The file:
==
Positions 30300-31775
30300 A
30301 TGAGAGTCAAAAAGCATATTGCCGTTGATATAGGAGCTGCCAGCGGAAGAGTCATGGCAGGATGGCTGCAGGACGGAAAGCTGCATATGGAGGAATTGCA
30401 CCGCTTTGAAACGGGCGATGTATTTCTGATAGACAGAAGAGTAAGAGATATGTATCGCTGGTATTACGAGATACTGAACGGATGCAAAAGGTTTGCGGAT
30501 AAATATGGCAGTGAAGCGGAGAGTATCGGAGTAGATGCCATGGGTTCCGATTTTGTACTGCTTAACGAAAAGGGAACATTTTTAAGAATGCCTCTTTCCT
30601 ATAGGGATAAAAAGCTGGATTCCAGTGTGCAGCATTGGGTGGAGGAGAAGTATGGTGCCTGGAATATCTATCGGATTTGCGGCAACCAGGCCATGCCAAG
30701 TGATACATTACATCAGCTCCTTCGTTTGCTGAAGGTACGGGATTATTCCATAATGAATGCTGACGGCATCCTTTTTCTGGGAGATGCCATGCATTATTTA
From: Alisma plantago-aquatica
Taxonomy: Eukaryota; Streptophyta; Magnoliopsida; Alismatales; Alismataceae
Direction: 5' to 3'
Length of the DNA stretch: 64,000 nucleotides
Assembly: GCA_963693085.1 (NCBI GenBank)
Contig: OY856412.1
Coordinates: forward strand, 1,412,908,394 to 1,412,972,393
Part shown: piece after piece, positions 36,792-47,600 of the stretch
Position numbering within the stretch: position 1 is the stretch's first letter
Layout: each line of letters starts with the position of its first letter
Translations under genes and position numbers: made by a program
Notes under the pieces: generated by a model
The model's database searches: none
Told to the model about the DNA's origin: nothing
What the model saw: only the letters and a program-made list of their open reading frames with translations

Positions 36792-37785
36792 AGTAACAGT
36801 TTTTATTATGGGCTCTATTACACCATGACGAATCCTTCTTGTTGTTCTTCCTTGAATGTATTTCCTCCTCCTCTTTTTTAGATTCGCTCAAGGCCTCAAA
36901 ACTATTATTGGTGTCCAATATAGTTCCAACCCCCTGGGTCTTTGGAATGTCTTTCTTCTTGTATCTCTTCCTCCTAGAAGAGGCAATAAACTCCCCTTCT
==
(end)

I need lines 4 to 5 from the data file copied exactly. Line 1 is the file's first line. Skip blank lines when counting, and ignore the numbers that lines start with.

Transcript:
30401 CCGCTTTGAAACGGGCGATGTATTTCTGATAGACAGAAGAGTAAGAGATATGTATCGCTGGTATTACGAGATACTGAACGGATGCAAAAGGTTTGCGGAT
30501 AAATATGGCAGTGAAGCGGAGAGTATCGGAGTAGATGCCATGGGTTCCGATTTTGTACTGCTTAACGAAAAGGGAACATTTTTAAGAATGCCTCTTTCCT